The image below shows the calligraphy on the kimono silk which is forming the shape of Fat Man, the atomic bomb dropped on Nagasaki on August 9th, 1945. I copied the original calligraphy done by Yosano Buson in 1778 called Oku no Hosomichi (Narrow Road to the Deep North) by Matsuo Basho. Considered to be one of the major text of classical Japanese literature, Basho’s work is based on an journey he made in the late spring of 1689 during which he passed through modern-day Fukushima.
participated an artists’ crossroads event at Glyph Cafe: An Evening of Karumi. Karumi means a “light beauty with subtlety,” and defined the qualities found in the later poems of haiku master Matsuo Bashō.
Mukashi yori yomi okeru uta makura…..Of all the many places celebrated in poetry since ancient times, most have vanished. Mountains have crumbled, rivers taken new courses, and roads new routes. Stones have been buries and hidden in the earth, and old trees have given way to saplings. Time passes and the world changes… reading off of the inscribed journal– The Trip to The Deep North by Bashō at the event on July 27th, 2014.
June 1 – August 1, 2014
Yukiyo Kawano’s hand-dyed silk and paper installation is a study after Bashō’s prosimetric work, Oku no Hosomichi (Narrow Road to the Deep North). Considered to be one of the major texts of classical Japanese literature, Bashō’s work is based on a journey he made in the late spring of 1689 during which he passed through modern-day Fukushima. Kawano’s delicate piece revisits and personalizes the legacy of the nuclear era and the 2011 Daiichi nuclear plant disaster in Fukushima.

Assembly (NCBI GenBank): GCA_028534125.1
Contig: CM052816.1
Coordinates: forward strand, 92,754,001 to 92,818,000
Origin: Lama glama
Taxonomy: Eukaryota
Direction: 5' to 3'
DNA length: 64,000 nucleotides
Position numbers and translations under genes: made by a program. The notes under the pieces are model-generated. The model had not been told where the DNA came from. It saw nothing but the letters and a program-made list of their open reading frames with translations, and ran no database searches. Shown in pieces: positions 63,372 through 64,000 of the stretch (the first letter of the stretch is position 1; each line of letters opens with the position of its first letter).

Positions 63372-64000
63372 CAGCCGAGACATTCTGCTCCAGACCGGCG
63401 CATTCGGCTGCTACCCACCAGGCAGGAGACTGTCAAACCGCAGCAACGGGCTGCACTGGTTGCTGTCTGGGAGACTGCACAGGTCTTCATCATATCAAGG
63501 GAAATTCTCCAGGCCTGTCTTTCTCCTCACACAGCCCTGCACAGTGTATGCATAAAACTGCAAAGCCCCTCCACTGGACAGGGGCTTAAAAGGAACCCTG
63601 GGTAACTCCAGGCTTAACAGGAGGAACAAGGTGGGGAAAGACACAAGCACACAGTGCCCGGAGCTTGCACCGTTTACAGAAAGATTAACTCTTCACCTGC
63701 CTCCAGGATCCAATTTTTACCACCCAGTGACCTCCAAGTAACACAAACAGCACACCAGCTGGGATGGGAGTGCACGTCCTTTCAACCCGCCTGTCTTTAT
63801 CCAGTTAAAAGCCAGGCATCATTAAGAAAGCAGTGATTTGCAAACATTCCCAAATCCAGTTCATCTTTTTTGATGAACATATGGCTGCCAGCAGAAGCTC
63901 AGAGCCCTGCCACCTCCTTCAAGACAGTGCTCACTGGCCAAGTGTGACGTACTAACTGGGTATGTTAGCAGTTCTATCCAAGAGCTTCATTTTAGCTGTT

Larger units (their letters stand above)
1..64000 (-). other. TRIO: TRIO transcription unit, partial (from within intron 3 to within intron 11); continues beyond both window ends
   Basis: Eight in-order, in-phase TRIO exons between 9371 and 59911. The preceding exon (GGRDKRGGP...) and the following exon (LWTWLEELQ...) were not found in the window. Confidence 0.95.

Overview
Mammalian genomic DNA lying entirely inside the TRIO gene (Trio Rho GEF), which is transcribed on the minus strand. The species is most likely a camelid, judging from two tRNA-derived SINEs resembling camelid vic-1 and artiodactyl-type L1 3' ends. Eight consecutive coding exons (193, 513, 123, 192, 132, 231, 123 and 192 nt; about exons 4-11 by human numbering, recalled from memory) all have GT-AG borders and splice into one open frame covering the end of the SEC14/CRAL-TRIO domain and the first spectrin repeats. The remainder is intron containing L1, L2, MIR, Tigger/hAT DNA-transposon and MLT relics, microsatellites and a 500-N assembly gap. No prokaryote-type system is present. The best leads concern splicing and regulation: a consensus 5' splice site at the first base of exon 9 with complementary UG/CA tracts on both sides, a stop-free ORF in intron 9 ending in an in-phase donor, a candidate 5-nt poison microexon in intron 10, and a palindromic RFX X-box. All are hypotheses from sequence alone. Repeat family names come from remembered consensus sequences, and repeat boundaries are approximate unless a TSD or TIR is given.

The show ended May 8th 2014
sumi ink, ink pen, hemp washi paper, cotton paper (125” x 11”) An accordion-style book/journal shows the process of constructing Fat Man (folded).
Detail of the journal: a top thin layer shows some of the six months’ (translated) correspondence with hibakusha (Hiroshima victims), while showing the journal beneath appearing through its translucent body.
Detail of the journal: the journal beneath shows the thinking process of an artist.
watercolor, gouache, ink pen on 100% cotton paper
18” x 24”
some of 35 sketches/mind maps used during a construction of Little Boy (folded). All the 35 sketches contain an image of a figure (self image) wearing the kimono that was used to construct Little Boy (folded).